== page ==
PRO TIP: If you’re hosting a reception, make sure the bar is low enough to be reached by someone in a wheelchair and be sure to have low seating available.
5. Make sure your presentations are accessible.
Include in your presenter contract that presenters must provide accessible presentations. Then give them resources to succeed. Several organizations have free training tools for getting presenters to make accessible presentations and handouts:
a.) Federal ADA and Disability Resources
b.) Great Lakes ADA Center
c.) The John F. Kennedy Center for the Performing Arts
6. Accessibility Services.
So now that you’re inclusive, what do you do to provide services to your attendees with disabilities? There are several service options that you may be faced with, such as Sign-Language Interpreting (if you’re in the US, most likely American Sign Language or ASL — other countries have different sign languages), Open or Closed Captioning, Audio Description, Sighted Guides, and more.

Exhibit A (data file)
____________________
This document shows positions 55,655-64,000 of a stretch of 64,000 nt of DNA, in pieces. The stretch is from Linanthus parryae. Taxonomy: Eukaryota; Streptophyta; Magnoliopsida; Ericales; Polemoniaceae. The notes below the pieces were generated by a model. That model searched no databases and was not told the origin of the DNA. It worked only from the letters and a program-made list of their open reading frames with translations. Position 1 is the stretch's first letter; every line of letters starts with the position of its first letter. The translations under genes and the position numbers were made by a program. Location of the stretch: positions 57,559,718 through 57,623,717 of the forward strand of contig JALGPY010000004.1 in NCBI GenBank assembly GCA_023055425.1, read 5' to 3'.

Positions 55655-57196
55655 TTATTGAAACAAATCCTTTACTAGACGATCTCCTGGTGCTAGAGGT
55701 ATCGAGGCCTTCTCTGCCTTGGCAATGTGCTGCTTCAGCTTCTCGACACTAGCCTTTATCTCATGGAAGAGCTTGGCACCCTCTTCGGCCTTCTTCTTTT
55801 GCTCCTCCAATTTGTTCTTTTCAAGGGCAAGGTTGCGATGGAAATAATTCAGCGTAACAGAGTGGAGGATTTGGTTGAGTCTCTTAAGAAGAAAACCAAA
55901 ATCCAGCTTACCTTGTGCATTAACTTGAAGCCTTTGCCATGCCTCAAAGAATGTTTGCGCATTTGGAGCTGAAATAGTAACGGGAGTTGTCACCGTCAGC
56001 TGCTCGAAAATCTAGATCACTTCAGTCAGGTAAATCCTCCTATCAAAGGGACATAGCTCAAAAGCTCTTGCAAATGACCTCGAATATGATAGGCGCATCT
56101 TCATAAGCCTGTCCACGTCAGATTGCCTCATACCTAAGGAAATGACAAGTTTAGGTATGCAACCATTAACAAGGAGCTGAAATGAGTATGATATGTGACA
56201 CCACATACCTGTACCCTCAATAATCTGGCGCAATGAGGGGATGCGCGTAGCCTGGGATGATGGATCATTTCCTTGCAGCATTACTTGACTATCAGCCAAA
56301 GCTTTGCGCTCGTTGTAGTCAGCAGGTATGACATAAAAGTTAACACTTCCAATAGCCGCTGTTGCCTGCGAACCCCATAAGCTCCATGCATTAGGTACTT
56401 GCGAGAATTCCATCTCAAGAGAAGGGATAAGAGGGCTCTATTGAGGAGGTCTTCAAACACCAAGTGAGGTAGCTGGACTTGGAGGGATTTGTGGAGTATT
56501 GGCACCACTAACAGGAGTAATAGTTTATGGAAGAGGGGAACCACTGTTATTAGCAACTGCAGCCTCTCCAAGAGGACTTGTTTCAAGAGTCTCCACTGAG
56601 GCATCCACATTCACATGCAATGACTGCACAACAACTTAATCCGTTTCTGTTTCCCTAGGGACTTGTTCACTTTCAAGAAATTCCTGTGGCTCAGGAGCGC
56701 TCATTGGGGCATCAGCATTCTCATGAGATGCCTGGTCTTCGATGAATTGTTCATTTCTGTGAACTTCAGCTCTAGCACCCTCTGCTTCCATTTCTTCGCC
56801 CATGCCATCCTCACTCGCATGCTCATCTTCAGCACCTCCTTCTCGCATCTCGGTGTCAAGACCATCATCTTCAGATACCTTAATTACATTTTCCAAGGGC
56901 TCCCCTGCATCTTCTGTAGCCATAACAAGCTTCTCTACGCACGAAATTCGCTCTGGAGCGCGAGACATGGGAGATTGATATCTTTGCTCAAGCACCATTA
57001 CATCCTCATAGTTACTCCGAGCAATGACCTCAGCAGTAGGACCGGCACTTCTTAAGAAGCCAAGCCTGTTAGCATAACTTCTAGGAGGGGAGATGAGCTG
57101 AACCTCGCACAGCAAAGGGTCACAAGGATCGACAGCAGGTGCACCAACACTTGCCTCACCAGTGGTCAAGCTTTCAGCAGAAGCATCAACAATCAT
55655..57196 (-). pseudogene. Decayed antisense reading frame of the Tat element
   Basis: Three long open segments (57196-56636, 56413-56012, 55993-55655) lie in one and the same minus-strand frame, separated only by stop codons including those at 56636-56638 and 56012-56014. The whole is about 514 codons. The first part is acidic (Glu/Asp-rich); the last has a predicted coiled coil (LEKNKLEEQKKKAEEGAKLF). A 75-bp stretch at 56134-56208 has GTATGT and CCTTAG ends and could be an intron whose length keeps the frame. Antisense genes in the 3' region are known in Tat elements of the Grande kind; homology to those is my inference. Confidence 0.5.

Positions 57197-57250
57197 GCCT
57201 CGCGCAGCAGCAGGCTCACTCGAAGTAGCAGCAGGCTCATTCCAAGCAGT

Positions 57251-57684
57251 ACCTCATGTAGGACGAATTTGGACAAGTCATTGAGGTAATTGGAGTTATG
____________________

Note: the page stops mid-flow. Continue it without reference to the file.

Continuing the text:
PRO TIP: Not sure what some of this means? See this helpful glossary from the ADA National Network.
7. Guests with service animals.
Service animals (since revised US ADA laws of 2011, this only includes dogs) are allowed in any public area that the guest is allowed. The ADA covers service dogs, but not comfort dogs. It’s up to you or your client to decide if non-ADA covered animals are permitted at your event (of course, check with your venue too as they may have a policy on this as well). By definition, “A service animal is a dog that is individually trained to do work or perform tasks for a person with a disability.”
PRO TIP: Be a good host and identify “green space” near your venue, where service dogs can relieve themselves.
8. Be more than just compliant.